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"Billy." A pause, while Billy roused slightly from sleep, slowly becoming conscious of a weight leaning on his chest. The voice came again, this time more insistent. "Billy."

Reluctantly, Billy opened one eye to see Bart sitting perched over him. So that was what that weight was. He barely registered, through the haze of sleep deprivation, the manic grin that was plastered across Bart's face. Bart reached out to rest a hand on Billy's cheek and, impossibly, grinned further. "Billy. Wake up. It's Midwinter morning. You have to be awake."

"Nnngh," Billy managed, and tried to sit up a little; he was stopped by the weight of Bart on his chest, and fell back. Bart was far too awake for this time of the morning. Night? The faintest hints of dawn were gracing the horizon, but that didn't mean that it was morning yet.

Bart, used to Billy in the morning, was undaunted as he bounced off the bed and whirled around, his eyes shining. "Come on. The kitchen should have coffee ready for you. We can't be late. Hurry up."

"Nnnngh," Billy managed again, and struggled up to a sitting position. It took at least fifteen minutes in the bathroom splashing water on his face before he could manage to summon coherent speech, and by the time he got back out, Bart was fully dressed in an outfit about as unlike his usual garb as it was possible to get: loose sand-colored trousers and a shirt that seemed to be more wrapped around him than actually sewn together.

Bart turned around as Billy entered, and held out a cup of coffee the same way that one might hold out a carrot to a horse. "They delivered the coffee," he said, and when Billy stumbled across the room to claim it, Bart caught him up in one arm into a fierce hug. "Love you," he said, softly.

"Love you too," Billy mumbled. "Love you more after coffee."

Bart smiled and rested his cheek against Billy's hair, breathing in the fresh sunrise scent of it. "I've got something for you," he said offhandedly. "You'll be included in the grand processional of royal favor later, of course; the King of Aveh has a present for the Archbishop of the Universal Church. But I've got a present for you, too, and I wanted to give it to you early."

Billy blinked a little. "Present?" he echoed, still trying to make his brain catch up with the fact that he was vertical. "I didn't get you anything. I didn't know we were supposed to give presents."

"What, they don't do that in Aquvy?" Bart ran a hand up Billy's spine, rubbing circles along Billy's back. "It's okay. I don't need anything. I just wanted to give this to you." He stepped back, crossed the room, and returned with a small wrapped box.

Billy took the box and looked at it for a second, balancing box in one hand and coffee in the other. He looked confused briefly, until Bart reached out and took the mug of coffee from him, giving Billy a gentle nudge to sit back down on the edge of the bed. "Go ahead and open it," Bart urged, practically bouncing with nervous anticipation.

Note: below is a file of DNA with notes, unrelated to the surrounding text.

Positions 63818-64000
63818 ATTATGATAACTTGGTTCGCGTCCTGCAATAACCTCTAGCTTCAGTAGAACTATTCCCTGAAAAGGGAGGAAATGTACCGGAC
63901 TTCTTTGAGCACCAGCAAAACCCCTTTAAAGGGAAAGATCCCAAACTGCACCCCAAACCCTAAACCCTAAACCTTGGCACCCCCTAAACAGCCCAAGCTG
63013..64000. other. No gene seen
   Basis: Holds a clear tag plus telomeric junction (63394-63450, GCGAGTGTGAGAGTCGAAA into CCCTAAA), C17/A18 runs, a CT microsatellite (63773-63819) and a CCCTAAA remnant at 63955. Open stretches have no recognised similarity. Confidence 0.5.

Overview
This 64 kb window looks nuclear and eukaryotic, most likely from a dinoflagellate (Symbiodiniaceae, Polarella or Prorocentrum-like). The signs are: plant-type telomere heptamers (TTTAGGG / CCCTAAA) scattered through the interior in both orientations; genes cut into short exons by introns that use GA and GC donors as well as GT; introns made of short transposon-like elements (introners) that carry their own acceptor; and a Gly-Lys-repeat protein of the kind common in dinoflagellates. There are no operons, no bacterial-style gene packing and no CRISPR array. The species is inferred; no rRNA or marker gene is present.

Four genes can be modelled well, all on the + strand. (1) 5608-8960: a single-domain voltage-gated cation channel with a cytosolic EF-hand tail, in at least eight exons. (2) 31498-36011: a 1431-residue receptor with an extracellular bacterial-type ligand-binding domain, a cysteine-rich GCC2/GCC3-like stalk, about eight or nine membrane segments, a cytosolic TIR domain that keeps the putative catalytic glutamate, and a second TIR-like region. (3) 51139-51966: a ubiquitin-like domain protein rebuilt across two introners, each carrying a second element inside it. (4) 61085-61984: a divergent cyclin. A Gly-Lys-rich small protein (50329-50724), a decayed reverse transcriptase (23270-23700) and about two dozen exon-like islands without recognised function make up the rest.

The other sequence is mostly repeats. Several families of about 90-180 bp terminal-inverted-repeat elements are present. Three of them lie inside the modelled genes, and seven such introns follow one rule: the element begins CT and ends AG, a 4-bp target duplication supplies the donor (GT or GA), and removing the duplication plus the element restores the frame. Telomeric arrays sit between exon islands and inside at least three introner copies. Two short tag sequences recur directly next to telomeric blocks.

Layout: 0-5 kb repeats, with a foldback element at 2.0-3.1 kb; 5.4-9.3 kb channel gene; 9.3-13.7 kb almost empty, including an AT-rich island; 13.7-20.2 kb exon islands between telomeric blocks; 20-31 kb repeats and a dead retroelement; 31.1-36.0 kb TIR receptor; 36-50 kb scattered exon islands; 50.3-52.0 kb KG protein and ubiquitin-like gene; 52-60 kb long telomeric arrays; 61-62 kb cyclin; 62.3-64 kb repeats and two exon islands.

Years of poverty had taught Billy to be frugal, and he slid one finger under the inexpertly-tied ribbon to carefully remove it from the box, then picked away the tape and undid the wrapping. Next to him, Bart sighed, dramatically. "Come on, Billy, that's not how you open a Midwinter gift. Don't you know that you're supposed to just tear into it and leave scraps of paper everywhere?"

"Not really," Billy replied, quietly. "It's not a Solarian holiday, and we never had the money to celebrate it at the orphanage."

Bart slumped a little, collapsing on the bed next to Billy, still watching him carefully. "Man. What a deprived childhood. Well, next year I'll shower you with presents. But come on, open this one."

Billy picked loose the last of the wrapping to reveal a plain white box, and turned it over in his hands. After a moment of inspection, he lifted the lid, to be confronted with a mop of grey fabric and badly-placed stuffing. Confused, he lifted it out, and the misshapen object proved to be a battered and obviously well-loved teddy bear.

Suddenly looking anywhere but at Billy, Bart said, quietly, "I carried that thing around for the first five years of my life. I didn't go anywhere without it. My mother used to joke that when I was eventually crowned king, they'd have to pry it out of my hands in order to paint the royal portrait." He rolled over and looked at the ceiling. "I thought that it was lost, afterwards. Grabbed onto a blanket instead, carried that around for a while. One of the cooks gave it back to me last week. She'd rescued it back -- back then, and held onto it for twelve damn years, because she said that she knew I'd be back. I wanted you to have it." He paused, and then chanced a look over at Billy, who was staring at the stuffed toy in his hands with a bit of a dazed expression. "All right, you're right, it's a dumb gift and I shouldn't have bothered, I'll take it back and get you something better --"

"No!" Billy burst out, and cradled the abused and battered bear to his chest protectively. "No, don't say that. Don't say that at all." He looked up and met Bart's gaze, and his eyes were shining a bit. "I think ... I think it's the most wonderful thing that you could have given me. I --" He broke off and flung himself down into Bart's arms, holding on tightly. "I just couldn't believe that you'd give it to me."

"Yeah, well," Bart muttered, into Billy's hair, but Billy could tell that he was pleased. "I love you, stupid. Of course I want you to have it." His voice held a telltale gruff note, and he held onto Billy for a little while longer than just a simple hug would indicate. "Come on. We're going to be late."

-- * --

The argument about the Midwinter festivities had been short but fierce. Bart had maintained that the old traditions needed to be kept, but he wasn't going to be the one to lead them. That was the job for the king, he'd insisted, and he was still hoping to duck that title. He'd been overruled by Maison and Margie -- Maison because he believed in traditions, particularly in this one, and Margie because her childhood memories had included Midwinter so prominently that she couldn't imagine being back in Bledavik and not celebrating the holiday. The nail in the coffin, though, had been Sigurd, who had quietly pointed out that after so many years of holding Midwinter wherever they'd been at the time, after years of stolen celebrations and cobbled-together imitations of the tradition, to be back in Bledavik and not celebrate would have been a betrayal of everything that they'd fought for.